FIG. 6 is an elevated cross-sectional view of an air-cooled embodiment of the present invention coupled at the stern of the inboard-powered boat.
Referring now in detail to the various figures of the drawing wherein like reference characters refer to like parts, there is shown at 20 an outboard mounted electrical power generating apparatus for boats. In general, the apparatus 20 can be used with power boats, sailboats, boats using outboard engines, inboard/outboard engines, inboard engines, or sails, etc. By way of example only, FIGS. 1-3 show the apparatus 20 being used with an inboard-powered boat 22 while FIGS. 4-5 show the apparatus 20 being used with an outboard-powered boat 24 with the outboard propulsion device 26 being shown in phantom.
For example, the outboard mounted apparatus 20 can be used with outboard powered boats, e.g., Bayliner 23, Scout 26, Seadan 360WA, Glacier Bay 26, Grady-White 26, Pro-Line 30, Century 31. The alternator 20 can also be used with inboard/outboard powered boats, e.g., Larson 22, Doral 25, Maxum 27, Bayliner 28, Sea Ray 29, Monterev 30, Osprey 30 and the Crusiers 36. The alternator 20 can also be used with inboard powered boats, e.g., Shamrock 27, Penn Yan 27, Campion 21′-Chase 630, Campion 26′-Chase 800, Campion 30′-Chase 910, Fountaine Pajot 34, Luhrs 34 and the 3055 Ciera. These powerboats are typically in the range of 22-35 feet and the sailboats are typically in the range of 22-38 feet, although these may vary.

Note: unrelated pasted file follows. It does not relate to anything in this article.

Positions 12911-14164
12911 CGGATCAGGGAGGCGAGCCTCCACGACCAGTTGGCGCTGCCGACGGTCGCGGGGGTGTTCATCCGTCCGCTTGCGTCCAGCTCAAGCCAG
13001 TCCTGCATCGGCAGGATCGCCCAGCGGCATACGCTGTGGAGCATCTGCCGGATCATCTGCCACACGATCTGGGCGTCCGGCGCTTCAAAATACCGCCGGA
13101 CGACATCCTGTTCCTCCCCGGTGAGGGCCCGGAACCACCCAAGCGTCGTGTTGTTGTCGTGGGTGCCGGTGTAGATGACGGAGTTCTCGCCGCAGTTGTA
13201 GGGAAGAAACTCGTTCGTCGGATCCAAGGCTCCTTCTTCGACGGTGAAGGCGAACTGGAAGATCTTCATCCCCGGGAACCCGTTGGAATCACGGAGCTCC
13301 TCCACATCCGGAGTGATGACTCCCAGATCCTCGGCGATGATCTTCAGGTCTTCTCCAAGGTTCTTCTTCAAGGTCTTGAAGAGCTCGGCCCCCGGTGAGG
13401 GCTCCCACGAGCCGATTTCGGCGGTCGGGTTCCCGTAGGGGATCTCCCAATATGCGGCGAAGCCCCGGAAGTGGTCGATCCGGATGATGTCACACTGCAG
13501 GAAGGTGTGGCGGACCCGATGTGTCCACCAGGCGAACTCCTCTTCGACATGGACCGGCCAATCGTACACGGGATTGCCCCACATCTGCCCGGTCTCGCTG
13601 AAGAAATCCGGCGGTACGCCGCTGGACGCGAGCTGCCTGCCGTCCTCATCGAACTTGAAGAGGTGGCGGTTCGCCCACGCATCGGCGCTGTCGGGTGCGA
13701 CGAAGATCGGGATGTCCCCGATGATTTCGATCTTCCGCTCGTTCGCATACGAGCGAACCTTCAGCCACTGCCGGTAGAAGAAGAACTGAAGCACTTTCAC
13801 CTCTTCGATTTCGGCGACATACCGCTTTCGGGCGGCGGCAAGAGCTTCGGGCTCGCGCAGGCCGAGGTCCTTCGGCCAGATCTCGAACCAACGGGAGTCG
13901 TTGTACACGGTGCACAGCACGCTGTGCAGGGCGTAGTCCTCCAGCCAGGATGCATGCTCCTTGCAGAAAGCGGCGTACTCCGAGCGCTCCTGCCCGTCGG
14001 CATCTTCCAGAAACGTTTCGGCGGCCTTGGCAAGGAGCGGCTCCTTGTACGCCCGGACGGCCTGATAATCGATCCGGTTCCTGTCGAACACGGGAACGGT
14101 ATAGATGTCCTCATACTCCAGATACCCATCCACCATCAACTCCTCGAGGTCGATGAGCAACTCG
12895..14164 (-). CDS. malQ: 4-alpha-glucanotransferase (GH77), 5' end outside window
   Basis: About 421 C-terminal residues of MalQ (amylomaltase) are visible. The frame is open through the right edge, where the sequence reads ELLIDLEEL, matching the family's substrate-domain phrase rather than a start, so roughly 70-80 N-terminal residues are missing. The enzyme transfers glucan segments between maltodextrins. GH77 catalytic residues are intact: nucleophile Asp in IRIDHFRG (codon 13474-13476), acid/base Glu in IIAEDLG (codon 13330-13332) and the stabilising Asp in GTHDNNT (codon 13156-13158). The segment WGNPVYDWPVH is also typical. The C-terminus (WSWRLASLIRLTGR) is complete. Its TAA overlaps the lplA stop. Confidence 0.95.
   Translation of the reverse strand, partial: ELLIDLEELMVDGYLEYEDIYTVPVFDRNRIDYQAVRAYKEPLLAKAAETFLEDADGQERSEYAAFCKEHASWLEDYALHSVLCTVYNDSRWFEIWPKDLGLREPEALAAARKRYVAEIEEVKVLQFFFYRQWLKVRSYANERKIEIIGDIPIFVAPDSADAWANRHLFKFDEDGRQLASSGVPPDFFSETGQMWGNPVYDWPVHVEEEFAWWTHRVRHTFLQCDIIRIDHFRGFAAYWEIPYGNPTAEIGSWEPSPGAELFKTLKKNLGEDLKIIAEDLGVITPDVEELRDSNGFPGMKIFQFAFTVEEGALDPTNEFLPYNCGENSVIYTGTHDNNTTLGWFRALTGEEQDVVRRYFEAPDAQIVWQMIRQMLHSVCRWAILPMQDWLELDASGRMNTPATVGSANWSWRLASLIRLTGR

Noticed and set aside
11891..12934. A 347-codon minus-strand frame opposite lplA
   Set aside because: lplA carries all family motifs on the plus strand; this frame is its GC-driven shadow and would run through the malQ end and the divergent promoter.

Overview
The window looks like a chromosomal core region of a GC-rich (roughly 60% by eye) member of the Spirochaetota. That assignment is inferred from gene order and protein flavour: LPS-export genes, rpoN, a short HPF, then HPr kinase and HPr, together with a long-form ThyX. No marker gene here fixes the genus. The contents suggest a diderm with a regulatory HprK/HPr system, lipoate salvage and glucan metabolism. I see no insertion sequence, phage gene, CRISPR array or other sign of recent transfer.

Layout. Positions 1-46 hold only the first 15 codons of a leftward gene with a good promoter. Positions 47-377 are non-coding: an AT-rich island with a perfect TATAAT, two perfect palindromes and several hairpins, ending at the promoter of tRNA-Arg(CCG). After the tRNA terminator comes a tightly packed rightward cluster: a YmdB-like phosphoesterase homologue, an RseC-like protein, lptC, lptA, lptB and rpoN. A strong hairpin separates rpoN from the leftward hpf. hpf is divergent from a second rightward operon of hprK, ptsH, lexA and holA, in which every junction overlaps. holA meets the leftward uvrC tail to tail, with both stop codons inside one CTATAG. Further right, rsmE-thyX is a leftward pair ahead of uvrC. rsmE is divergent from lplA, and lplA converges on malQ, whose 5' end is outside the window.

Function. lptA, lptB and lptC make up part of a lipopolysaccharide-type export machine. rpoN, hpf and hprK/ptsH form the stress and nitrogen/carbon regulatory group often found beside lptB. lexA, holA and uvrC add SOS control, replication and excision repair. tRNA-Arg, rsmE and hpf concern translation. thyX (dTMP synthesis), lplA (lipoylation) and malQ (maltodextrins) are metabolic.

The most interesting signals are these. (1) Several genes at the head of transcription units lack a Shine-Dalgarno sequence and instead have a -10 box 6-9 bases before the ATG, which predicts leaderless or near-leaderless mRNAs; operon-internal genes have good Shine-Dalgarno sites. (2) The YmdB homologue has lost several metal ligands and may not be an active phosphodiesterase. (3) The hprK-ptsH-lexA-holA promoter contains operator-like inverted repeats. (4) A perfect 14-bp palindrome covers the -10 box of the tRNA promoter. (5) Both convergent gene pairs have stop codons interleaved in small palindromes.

It should be understood that the apparatus 20 does not form any part of a boat propulsion device (outboard nor inboard) and, therefore, the apparatus 20 could be coupled outboard anywhere along the boat's perimeter. The reason that the location of the apparatus 20 is shown at the stern of the boat (e.g., the transom of the boat) is that access to the boat fuel source/battery is most easily achieved at the stern of the boat. In addition, the location of the apparatus 20 at the stern of the boat is preferred to avoid disturbing the streamline flow of water around the boat hull during boat movement. In addition, the position of the apparatus 20 is off-center of the boat's 22/24 center to keep turbulence to the intake plenum 40/exhaust plenum 42 (as will be discussed in detail later) to a minimum that may be caused by the inboard propulsion device (not shown but located at the boat's center line) or caused by the outboard propulsion device 26 (FIG. 4).